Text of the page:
Tuesday, November 13, 2012


Examining the nature of Time and Phenomena?  Here is an excellent post by StepVhen over at his blog, BurningTrue.  If you're feeling stuck at all, I'd highly recommend clicking that link and reading through.


by Stephen Stark
Short conversation I had with a student recently. Her questions are in bold:

Is there no such thing as an independent phenomenon? A thing that exists as exactly what it is, as itself,  regardless of any other factors?

  Is there anything safe from the ravages of time?

What about time itself in that case?

  Do you think time exists as a phenomenon? I'm talking here in terms of our personal and social conceptions of time rather than the scientific concept of time which closer resembles the view I'm about to put forward: We speak about it in metaphorical terms as though it were a medium we travel through, or that travels to us. That's a heuristic, a shortcut of thought we make, a leap of faith, that allows us to make use of the concept of time for our everyday lives. Our concept of time allows us to make use the fact that every phenomenon is in a state of flux and change so that we may structure our experience. The ever-changing and fluctuating nature of phenomena is so reliable that we literally set our watches to it . Phenomena are in a constant state of flux. We conceptualise the existence of discrete "states of change" in a linear manner (at times mistakenly projecting causality from one state to the next). We imagine phenomena to exist within time and imagine it as either traveling through time, or time as flowing around/over it. As this happens the phenomenon morphs and changes "as it passes through/with the passing of time". We imagine the phenomenon to be unchanged at a basic essential level however.

Viewing our world in this way makes it seem more concrete as phenomenon remain unchanged overtime at a basic level. Your old toys are still your old toys years later, they're just a bit "time-worn". Your old friends are still your old friends, they've just "changed over time" maybe even "grown up a little".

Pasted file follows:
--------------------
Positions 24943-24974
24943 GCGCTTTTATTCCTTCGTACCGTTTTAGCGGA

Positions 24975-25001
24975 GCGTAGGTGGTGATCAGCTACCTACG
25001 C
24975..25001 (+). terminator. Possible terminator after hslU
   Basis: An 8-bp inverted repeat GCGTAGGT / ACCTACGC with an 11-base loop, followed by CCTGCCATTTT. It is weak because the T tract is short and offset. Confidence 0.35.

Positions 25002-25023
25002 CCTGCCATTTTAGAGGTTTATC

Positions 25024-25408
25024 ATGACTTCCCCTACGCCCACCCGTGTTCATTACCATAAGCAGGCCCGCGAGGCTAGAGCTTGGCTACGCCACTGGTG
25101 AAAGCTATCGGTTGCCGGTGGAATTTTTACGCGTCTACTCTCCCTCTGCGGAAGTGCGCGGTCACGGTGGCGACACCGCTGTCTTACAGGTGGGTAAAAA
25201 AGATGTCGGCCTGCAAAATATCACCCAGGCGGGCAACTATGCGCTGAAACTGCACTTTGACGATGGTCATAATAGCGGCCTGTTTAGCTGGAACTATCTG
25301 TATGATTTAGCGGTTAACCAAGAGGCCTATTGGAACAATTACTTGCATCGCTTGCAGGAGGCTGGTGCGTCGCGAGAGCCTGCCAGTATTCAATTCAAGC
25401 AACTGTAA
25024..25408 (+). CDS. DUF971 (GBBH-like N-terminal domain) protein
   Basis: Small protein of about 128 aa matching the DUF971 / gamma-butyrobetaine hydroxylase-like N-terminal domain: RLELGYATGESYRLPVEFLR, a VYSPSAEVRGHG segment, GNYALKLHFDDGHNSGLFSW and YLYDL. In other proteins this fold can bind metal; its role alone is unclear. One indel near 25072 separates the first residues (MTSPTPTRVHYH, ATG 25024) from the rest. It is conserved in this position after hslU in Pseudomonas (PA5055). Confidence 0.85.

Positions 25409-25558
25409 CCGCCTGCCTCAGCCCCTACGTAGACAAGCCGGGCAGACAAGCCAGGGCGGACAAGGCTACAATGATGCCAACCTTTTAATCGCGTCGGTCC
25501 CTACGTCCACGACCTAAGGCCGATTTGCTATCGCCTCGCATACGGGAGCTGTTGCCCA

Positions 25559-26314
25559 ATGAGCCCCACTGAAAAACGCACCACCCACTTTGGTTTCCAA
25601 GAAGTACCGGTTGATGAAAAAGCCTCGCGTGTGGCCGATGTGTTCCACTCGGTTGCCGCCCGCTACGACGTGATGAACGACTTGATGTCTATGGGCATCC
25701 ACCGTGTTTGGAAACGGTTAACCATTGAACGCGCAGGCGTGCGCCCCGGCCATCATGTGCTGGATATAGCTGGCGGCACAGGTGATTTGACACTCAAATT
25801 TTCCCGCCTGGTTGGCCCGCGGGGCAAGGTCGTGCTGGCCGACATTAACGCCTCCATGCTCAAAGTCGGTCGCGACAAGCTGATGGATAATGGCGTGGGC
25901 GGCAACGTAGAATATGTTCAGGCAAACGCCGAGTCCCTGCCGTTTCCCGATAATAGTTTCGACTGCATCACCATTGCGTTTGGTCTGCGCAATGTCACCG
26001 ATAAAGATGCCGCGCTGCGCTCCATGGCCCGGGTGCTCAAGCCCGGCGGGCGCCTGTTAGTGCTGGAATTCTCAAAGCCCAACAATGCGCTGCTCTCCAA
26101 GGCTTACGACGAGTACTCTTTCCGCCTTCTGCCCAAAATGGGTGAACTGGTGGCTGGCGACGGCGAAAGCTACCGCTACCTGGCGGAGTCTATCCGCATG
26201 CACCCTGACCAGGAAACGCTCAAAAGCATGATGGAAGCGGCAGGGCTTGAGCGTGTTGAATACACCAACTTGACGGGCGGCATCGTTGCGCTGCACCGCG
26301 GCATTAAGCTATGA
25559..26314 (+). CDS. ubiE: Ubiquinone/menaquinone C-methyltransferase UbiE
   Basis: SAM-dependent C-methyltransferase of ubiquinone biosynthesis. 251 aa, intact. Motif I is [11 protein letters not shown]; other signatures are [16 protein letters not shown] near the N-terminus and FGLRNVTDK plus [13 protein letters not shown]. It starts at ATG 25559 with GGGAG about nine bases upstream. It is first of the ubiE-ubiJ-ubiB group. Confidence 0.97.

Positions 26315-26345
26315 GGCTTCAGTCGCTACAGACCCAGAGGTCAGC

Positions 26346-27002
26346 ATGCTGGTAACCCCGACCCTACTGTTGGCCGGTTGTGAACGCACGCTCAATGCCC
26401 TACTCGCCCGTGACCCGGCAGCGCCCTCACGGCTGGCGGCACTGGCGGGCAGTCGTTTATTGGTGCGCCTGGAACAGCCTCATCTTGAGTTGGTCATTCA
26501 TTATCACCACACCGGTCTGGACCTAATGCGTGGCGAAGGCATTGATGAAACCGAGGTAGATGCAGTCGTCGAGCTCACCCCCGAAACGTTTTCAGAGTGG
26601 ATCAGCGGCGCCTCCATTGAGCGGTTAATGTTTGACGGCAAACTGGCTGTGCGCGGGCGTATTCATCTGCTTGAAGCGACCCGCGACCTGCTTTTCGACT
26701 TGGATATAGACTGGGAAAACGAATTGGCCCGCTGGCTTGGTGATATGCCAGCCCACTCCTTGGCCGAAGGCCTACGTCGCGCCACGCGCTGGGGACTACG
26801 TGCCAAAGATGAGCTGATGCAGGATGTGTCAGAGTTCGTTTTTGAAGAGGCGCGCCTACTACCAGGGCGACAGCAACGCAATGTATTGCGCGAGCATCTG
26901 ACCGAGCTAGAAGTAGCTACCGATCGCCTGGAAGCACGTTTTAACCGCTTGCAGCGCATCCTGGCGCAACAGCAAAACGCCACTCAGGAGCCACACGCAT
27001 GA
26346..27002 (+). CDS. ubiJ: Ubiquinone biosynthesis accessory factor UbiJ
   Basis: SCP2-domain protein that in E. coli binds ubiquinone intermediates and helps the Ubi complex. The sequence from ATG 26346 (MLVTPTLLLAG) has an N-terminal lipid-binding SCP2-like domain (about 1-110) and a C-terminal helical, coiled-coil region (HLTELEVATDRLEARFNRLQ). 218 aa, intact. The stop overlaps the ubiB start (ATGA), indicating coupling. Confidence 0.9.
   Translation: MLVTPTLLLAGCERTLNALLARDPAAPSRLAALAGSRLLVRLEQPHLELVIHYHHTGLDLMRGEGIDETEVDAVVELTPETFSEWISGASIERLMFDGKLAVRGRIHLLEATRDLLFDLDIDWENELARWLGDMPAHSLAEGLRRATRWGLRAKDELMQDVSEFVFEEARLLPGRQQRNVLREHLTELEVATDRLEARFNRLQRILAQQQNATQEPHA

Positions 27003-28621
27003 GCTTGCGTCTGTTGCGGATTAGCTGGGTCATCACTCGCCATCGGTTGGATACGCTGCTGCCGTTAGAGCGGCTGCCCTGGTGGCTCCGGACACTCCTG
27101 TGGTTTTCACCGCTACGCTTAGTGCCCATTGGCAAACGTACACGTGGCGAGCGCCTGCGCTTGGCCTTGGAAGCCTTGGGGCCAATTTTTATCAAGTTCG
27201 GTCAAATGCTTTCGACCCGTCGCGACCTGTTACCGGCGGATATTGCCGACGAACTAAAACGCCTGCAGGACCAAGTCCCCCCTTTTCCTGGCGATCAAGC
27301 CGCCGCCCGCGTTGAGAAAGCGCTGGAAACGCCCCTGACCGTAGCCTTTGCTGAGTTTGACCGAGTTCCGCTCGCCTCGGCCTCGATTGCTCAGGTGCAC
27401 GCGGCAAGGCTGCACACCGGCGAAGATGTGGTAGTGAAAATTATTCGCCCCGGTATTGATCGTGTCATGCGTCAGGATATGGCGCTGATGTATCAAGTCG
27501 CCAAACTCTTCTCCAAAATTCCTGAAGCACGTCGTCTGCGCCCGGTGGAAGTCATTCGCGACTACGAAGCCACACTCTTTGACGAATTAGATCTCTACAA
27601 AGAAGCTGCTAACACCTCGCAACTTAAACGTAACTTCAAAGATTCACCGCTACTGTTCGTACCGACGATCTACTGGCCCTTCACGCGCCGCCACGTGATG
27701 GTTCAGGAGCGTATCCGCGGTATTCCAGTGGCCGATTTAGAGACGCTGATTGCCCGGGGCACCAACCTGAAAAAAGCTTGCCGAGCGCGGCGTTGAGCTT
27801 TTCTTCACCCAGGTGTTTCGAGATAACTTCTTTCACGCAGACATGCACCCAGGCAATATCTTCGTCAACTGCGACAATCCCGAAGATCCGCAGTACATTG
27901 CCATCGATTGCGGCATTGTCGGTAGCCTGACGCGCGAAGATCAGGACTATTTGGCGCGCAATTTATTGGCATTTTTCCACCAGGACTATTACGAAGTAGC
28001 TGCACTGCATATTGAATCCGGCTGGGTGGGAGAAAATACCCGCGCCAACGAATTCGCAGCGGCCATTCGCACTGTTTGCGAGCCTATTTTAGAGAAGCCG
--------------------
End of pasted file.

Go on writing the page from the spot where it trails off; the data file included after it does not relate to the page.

This isn't the case. Time "itself" does not exist. The concept of time is a useful way of structuring our reality, it allows us to make plans and co-ordinate our activities with others. It also lends a false sense of stability to phenomena. The concept of time does not exist independently from human cognition. In fact when considered the way we have considered it here, the concept of time stands as further proof of the non existence of independent and stable phenomena. This calls the validity of phenomena, the validity of our theories of stability and independence into question also.

So you think there is no such thing as "phenomena"?

Well anyone can see for themselves that there is no such thing as a stable phenomenon; if a phenomenon isn't stable then can it still be considered a phenomenon? We think of and treat phenomena as though they are stable entities when they are not. Phenomena do not exist. Processes exist. What we think of as a "phenomena" is a thin slice of a process taken at a certain point in it's fluctuation. Phenomena are cognitive constructs. Static snapshots of ongoing process. They do not exist  independently of human cognition because nothing is actually static.


  1. http://www.mdpi.com/1099-4300/13/6/1076

  2. Also check out Alan Watts - Time and the More it Changes (first 21 min).


  3. Alan Watts is so very good at bringing lots of pointers 'down to earth' and stating them in a simple and approachable way. Thank you for the link.


thanks for the thoughts...